CARACAS, Venezuela (AP) — The Latest on Venezuela's political conflict (all times local):
President Nicolas Maduro says the chief prosecutor removed by an all-powerful constitutional assembly and her lawmaker husband are now "fugitives from Venezuelan justice."
Maduro told reporters at a news conference on Tuesday that Luisa Ortega Diaz had just pretended to be a loyal follower of former President Hugo Chavez while working with the U.S. to damage his government.
Ortega fled to Colombia on Friday, a day after the government-stacked Supreme Court ordered the arrest of her husband, German Ferrer. Venezuelan authorities accuse him of operating a $6 million extortion ring under Ortega's watch.
Many believe the charges are politically motivated.
Ortega is currently en route to Brazil, where she says she'll participate in a Mercosur meeting Wednesday. She promises to share information she says will prove that Maduro and his allies are involved in serious acts of corruption.
Venezuela's ousted chief prosecutor says she is traveling to Brazil to "show the world" evidence that President Nicolas Maduro has been involved in serious acts of corruption.
In a statement provided to opposition news site La Patilla, Luisa Ortega says she will participate in a conference for public prosecutors from the Mercosur trade bloc Wednesday.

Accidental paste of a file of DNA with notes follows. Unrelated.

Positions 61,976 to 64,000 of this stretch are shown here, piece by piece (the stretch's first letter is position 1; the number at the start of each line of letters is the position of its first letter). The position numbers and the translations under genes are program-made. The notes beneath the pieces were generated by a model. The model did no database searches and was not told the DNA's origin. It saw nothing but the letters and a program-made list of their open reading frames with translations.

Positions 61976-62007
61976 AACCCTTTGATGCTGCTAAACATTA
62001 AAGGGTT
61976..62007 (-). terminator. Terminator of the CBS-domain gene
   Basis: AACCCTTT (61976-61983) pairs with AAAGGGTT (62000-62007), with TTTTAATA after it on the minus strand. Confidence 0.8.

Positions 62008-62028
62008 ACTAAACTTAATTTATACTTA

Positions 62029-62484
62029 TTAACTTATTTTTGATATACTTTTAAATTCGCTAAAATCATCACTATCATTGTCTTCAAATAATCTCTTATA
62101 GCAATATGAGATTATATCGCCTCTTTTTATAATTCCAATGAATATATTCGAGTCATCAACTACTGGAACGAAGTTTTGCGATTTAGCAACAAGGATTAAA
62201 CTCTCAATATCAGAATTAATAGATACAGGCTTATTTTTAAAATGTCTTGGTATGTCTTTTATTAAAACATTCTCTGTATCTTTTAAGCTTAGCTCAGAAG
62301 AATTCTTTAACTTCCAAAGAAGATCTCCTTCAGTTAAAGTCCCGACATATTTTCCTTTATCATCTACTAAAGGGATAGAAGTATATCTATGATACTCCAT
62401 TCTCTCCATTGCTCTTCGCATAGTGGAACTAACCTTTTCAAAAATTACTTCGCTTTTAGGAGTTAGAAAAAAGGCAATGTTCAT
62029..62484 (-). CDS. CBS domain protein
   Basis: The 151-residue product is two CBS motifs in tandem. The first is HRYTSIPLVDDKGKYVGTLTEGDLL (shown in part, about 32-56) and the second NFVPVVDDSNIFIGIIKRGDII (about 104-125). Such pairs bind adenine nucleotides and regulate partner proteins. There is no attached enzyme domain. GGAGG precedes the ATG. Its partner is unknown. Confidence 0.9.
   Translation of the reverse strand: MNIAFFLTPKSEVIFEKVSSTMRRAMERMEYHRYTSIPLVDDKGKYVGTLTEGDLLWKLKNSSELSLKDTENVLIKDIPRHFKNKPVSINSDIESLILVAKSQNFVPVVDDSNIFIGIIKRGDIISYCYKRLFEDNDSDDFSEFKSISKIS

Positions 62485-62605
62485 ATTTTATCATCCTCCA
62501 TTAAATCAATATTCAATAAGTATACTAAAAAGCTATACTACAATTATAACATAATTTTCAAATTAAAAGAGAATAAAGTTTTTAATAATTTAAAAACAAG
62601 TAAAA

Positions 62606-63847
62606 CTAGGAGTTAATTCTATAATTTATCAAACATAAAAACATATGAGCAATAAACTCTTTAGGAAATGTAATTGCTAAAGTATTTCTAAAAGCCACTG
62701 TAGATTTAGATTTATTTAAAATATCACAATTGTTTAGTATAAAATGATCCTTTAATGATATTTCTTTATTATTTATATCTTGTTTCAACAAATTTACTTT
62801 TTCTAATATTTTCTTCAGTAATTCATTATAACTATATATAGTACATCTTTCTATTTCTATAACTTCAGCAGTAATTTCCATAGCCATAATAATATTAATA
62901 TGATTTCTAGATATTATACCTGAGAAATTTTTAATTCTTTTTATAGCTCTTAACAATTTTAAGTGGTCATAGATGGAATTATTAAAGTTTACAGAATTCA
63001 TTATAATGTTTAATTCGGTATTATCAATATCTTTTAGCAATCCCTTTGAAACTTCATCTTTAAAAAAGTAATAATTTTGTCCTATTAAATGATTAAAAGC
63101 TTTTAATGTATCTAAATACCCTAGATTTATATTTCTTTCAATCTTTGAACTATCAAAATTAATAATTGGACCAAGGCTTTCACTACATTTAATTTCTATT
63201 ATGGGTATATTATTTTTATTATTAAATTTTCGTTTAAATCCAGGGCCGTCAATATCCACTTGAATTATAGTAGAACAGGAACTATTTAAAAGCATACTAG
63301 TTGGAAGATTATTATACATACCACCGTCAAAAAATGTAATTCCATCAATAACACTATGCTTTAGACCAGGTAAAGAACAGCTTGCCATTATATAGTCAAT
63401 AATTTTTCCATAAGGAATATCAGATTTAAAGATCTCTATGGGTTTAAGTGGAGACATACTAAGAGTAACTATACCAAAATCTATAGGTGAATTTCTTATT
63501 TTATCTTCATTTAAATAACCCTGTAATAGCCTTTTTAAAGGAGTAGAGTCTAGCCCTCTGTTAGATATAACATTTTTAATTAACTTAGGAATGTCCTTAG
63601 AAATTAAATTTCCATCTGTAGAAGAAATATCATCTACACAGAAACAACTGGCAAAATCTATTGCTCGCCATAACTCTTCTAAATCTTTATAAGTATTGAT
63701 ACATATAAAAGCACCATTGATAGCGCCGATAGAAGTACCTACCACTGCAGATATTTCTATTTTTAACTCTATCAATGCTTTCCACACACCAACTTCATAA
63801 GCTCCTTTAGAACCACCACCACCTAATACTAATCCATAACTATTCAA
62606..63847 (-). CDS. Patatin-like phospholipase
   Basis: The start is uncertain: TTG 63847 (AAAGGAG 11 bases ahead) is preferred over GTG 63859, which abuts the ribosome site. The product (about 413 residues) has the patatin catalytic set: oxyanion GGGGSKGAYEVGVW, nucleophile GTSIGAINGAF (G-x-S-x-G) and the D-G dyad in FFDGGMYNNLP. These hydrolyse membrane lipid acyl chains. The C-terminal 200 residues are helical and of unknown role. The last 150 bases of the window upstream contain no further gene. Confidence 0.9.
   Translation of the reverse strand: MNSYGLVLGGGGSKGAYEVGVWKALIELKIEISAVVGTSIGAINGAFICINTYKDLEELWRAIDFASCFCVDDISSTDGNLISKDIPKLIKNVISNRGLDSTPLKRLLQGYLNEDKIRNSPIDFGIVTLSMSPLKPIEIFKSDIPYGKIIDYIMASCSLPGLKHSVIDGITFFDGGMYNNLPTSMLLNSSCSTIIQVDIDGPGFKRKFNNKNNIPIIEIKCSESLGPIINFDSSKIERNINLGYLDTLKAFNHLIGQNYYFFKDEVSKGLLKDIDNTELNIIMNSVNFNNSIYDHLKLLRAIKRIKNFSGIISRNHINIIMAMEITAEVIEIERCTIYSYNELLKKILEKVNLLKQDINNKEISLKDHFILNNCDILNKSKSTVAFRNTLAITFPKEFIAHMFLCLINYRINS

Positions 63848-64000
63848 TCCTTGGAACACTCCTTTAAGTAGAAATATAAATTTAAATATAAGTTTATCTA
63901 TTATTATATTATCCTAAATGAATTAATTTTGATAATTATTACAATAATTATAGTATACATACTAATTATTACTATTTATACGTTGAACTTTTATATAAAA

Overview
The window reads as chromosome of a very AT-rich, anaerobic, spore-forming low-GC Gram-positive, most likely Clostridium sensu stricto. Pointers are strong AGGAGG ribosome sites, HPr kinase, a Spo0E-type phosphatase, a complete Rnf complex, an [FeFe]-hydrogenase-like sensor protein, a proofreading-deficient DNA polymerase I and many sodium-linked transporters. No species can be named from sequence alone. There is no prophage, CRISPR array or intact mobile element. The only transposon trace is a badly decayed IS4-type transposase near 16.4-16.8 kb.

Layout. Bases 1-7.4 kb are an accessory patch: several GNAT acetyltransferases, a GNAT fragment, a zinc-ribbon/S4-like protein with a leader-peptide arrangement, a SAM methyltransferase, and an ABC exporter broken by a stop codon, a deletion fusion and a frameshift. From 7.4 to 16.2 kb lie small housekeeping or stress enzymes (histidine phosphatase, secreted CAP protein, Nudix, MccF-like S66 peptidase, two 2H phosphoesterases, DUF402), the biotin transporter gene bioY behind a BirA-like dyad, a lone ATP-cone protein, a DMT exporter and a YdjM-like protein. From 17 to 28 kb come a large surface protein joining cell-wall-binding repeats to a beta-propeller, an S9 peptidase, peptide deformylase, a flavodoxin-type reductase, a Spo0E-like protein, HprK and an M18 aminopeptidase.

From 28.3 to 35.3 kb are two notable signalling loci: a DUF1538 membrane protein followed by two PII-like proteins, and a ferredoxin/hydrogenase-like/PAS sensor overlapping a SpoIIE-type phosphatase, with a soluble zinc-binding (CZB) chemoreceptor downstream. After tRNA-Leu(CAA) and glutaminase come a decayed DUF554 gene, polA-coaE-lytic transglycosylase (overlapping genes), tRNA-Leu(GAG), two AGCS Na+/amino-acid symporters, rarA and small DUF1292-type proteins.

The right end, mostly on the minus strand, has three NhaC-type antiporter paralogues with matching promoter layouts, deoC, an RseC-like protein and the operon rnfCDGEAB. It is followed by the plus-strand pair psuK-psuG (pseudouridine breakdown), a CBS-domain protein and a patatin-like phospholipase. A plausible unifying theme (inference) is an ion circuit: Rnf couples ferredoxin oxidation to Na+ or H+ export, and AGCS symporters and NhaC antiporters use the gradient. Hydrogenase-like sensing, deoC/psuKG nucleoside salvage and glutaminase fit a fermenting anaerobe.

The South American bloc suspended Venezuela in early August for failing to uphold democratic norms.
Ortega said Tuesday that the Mercosur event will allow her to present incriminating evidence against Maduro and his allies. She did not give details.
A new, all-powerful constitutional assembly removed Ortega from her post shortly after forming. She has refused to recognize its decision and fled to Colombia with her husband Friday.
Venezuela's ousted chief prosecutor is on her way to Brazil.
Immigration authorities in Colombia announced Tuesday that Luisa Ortega Diaz has left the country, four days after she arrived aboard a private plane and a day after Colombian President Juan Manuel Santos said he'd offer her asylum if she requests it.
Venezuela's new pro-government constitutional assembly booted Ortega from her post in early August after the longtime socialist party loyalist broke with the government of President Nicolas Maduro.
Ortega told a group of Latin American prosecutors Friday that Maduro removed her in order to stop a probe linking him and his inner circle to nearly $100 million in bribes from Brazilian construction company Odebrecht.
Colombian officials didn't say why Ortega was headed to Brazil or what she would do there.